(Original article from Liberty Travel, where Megan wrote a four-part series about London neighborhoods)
West London is the main area where tourists flock to during their vacation. While there are many fascinating attractions in these neighborhoods, it’s definitely worth your time to explore some areas nearby that are just as culturally rich, but less crowded.
Marylebone: If I wasn’t in class or at my flat, you would find me in Marylebone. Just a few blocks from the popular Oxford Street, Marybelone is a calm alternative to the main shopping blocks. My fashion internship was in this area and in order to get to work every day, I actually had to walk by Madonna’s flat (two, if you count the flat next door that she converted into a gym). It was always amusing to see paparazzi pop out of the bushes and then growl in disappointment when they realized you weren’t Madge.
Madonna aside, Marylebone is a trendy place to find less commercial clothes. A lot of boutique owners set up shop here because the clientele is a bit more upscale. Even as a poor student living abroad, I fell in love with the many coffee shops and smoothie bars that fit within my budget. Also in Marylebone is Baker Street, home of the Sherlock Holmes Museum, which is equally stimulating for the young and the young at heart.
Soho: It’s hard to hate on the Soho’s of the world, and London is no exception. Not only is Soho a hub of eclectic music shops and bars, but also it attracts a cultural mix of people and nationalities to the area. Another perk about Soho is how close it is to other neighborhoods in West London. Oxford Circus (close to Top Shop for fashion lovers) and Covent Garden (theater junkies) are only a short walk away.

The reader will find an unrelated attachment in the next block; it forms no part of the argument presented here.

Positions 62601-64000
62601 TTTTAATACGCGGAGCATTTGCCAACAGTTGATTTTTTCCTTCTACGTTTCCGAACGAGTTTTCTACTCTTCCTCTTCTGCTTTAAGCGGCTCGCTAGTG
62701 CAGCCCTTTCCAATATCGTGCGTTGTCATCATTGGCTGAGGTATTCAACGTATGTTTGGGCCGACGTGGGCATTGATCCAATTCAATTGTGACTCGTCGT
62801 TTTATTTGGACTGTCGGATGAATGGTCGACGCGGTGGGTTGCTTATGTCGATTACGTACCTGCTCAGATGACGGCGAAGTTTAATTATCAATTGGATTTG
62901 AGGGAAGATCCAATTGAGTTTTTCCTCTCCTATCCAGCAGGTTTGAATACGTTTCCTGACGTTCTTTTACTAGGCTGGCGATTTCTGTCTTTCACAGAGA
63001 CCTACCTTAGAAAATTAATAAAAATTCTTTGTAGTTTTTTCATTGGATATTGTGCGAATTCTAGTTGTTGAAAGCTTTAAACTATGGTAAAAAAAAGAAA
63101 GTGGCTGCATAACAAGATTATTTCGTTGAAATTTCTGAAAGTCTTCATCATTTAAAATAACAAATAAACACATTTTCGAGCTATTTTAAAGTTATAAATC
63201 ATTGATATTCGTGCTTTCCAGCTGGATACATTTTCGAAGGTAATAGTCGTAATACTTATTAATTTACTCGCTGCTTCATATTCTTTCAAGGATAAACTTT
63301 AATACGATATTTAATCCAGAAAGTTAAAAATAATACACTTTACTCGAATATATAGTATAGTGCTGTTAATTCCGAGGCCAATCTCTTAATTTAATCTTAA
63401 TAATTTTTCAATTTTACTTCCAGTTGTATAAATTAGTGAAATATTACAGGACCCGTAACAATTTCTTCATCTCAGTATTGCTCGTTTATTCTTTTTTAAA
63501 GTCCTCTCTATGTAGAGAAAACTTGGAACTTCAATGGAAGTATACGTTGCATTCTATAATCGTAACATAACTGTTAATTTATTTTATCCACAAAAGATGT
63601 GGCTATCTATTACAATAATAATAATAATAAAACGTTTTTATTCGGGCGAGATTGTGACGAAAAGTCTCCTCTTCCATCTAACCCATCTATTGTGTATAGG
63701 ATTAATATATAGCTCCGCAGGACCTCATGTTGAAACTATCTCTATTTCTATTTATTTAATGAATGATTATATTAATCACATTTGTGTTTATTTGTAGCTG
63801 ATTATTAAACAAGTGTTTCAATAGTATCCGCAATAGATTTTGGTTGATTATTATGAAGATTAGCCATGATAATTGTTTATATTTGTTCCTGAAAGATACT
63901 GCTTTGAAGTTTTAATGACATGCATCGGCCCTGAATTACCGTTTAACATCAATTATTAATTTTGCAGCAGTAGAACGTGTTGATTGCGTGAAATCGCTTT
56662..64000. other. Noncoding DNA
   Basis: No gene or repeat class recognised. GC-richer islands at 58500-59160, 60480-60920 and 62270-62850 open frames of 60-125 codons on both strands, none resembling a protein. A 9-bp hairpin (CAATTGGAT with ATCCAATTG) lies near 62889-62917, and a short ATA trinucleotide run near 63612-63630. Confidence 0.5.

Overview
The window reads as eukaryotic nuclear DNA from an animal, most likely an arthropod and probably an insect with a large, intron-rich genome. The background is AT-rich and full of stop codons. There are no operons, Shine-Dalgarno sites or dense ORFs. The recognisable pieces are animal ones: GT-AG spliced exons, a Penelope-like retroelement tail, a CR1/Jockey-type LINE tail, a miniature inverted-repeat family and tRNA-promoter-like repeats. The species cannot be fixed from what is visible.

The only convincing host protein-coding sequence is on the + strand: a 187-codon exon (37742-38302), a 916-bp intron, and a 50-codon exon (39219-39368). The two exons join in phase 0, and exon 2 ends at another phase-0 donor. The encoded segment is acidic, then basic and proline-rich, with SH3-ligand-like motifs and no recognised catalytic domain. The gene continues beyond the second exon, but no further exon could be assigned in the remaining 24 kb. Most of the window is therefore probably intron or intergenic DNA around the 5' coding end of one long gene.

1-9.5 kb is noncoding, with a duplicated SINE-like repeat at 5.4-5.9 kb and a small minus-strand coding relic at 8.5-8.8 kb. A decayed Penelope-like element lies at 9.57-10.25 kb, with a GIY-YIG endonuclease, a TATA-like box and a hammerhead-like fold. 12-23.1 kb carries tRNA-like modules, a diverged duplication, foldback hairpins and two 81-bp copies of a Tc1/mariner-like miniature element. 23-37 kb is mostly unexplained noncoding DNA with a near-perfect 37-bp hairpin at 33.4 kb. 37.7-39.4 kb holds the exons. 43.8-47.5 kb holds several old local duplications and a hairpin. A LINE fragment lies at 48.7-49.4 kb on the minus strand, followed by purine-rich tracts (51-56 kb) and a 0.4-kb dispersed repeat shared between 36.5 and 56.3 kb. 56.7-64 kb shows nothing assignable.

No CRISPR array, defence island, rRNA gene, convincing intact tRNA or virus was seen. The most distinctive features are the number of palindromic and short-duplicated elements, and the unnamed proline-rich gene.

One of the courses I took while studying in London was a “Pop Culture” class, which basically consisted of outdoor field trips and walks all over London. When we made it to Soho, we went to Radha Krishna Temple where we learned more about the faith while meditating on fluffy pillows on the floor. This is one activity I highly recommend if you find yourself in Soho with nothing to do.
Notting Hill: It’s hard to say anything bad about this quiet, serene neighborhood. If you head here on the weekend, get ready for the crowds. Portobello Market is a popular place on Saturdays, especially if you are an avid art or antique lover. Heading to the market is one way to feel a part of the local London community. I always enjoyed people watching during these leisurely strolls. On a weekday, the streets are much less crowded and serve as the perfect location for a day of reading and window-shopping. Not far is Hyde Park, one of London’s well-kept and gorgeous public parks.
Image: Visit London/Facebook
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